Singapore’s Grab cuts 1,000 jobs, or 11% of workforce

Singapore's Grab cuts 1,000 jobs, or 11% of workforce

Grab Holdings, the prominent ride-hailing and food delivery app in South-east Asia, is embarking on a significant workforce reduction, cutting 1,000 jobs, which accounts for approximately 11% of its employees. CEO Anthony Tan, in a letter addressed to employees and obtained by Reuters, explained that the decision to downsize was driven by the necessity to manage costs and ensure the long-term affordability of their services.

Tan emphasized that the rapid pace of change, particularly in technology such as generative AI, has necessitated the strategic reorganization. He acknowledged the rising cost of capital, which directly impacts the competitive landscape. In his letter, Tan stated, “We must combine our scale with nimble execution and cost leadership, so that we can sustainably offer even more affordable services and deepen our penetration of the masses.”

The job cuts at Grab, the “super app” established in 2012, encompass various business verticals, including deliveries, rides, and financial services, operating in eight South-east Asian nations like Indonesia, Malaysia, the Philippines, Singapore, Thailand, and Vietnam. Following the announcement to staff, Grab’s stock surged by 4.7% in pre-market trading and had previously experienced an increase of up to 5.6% based on a Bloomberg News report detailing the job reductions.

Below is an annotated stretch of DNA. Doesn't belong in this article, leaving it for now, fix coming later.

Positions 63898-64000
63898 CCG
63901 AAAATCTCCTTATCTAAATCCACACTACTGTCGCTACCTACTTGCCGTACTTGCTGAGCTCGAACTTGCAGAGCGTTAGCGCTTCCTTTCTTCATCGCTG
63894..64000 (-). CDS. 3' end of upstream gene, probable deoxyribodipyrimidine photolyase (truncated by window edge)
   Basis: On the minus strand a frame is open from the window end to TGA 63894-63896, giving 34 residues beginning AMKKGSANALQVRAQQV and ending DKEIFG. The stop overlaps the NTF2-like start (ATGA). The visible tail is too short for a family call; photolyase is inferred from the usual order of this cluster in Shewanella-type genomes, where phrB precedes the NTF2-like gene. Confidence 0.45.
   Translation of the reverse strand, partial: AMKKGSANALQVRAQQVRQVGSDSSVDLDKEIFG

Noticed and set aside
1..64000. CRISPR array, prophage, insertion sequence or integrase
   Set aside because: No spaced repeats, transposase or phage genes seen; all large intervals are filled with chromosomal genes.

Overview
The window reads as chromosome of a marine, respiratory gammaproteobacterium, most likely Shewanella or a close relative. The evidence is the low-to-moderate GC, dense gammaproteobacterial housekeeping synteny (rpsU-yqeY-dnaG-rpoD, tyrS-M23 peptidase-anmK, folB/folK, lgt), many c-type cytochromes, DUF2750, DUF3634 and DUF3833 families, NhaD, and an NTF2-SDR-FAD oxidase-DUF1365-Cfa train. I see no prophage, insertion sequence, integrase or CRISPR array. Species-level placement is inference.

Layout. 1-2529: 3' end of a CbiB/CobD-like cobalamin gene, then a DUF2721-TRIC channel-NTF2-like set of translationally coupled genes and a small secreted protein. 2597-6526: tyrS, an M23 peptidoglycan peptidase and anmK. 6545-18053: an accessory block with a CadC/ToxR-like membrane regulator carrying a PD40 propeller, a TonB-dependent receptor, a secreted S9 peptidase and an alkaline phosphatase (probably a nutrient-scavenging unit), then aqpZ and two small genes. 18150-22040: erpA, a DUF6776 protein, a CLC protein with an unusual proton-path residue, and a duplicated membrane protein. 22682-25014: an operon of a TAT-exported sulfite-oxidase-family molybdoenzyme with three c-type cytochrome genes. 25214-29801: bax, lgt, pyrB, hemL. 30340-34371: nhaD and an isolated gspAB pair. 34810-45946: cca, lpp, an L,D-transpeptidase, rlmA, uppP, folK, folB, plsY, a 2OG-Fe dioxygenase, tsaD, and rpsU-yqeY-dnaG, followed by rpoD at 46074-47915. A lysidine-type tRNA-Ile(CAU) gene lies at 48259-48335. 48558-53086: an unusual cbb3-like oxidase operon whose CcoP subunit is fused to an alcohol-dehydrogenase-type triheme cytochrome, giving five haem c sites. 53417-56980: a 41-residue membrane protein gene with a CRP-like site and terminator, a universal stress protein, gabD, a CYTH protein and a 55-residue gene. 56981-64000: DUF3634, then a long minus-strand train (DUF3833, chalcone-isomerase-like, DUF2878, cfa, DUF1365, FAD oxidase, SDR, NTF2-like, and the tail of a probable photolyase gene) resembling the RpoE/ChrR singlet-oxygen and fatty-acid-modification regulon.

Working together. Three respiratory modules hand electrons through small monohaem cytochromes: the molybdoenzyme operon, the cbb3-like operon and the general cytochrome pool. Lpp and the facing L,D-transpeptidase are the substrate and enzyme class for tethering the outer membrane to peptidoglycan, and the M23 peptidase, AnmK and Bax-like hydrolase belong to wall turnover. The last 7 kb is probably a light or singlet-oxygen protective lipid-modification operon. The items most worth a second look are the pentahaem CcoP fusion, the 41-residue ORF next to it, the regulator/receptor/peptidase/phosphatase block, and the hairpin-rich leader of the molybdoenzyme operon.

Despite the downsizing initiative, Anthony Tan affirmed that Grab had already implemented cost-saving measures and remains on track to achieve its goal of reaching group-adjusted earnings before interest, taxes, depreciation, and amortization (EBITDA) break-even by 2023.

In its latest financial report for the first quarter of 2023, Grab disclosed a revenue growth of 130.3% to US$525 million compared to the previous year, even though it reported a quarterly loss of US$250 million (S$336 million) in May. Earlier this year, Grab provided an optimistic outlook for its full-year revenue in 2023 and accelerated its profitability timeline.

The last round of job cuts at Grab occurred in 2020, where 360 positions were eliminated in response to the pandemic’s impact. According to the company’s annual report, as of the end of 2022, Grab had approximately 11,934 employees, including around 2,000 individuals from its acquisition of a grocery chain.

It is worth noting that in September of last year, Grab announced that it had no plans to undertake mass layoffs despite the challenging market conditions. However, in December, CEO Anthony Tan implemented measures such as freezing most hiring, salary increases for senior managers, and reductions in travel and expense budgets to navigate the economic uncertainties caused by the pandemic.

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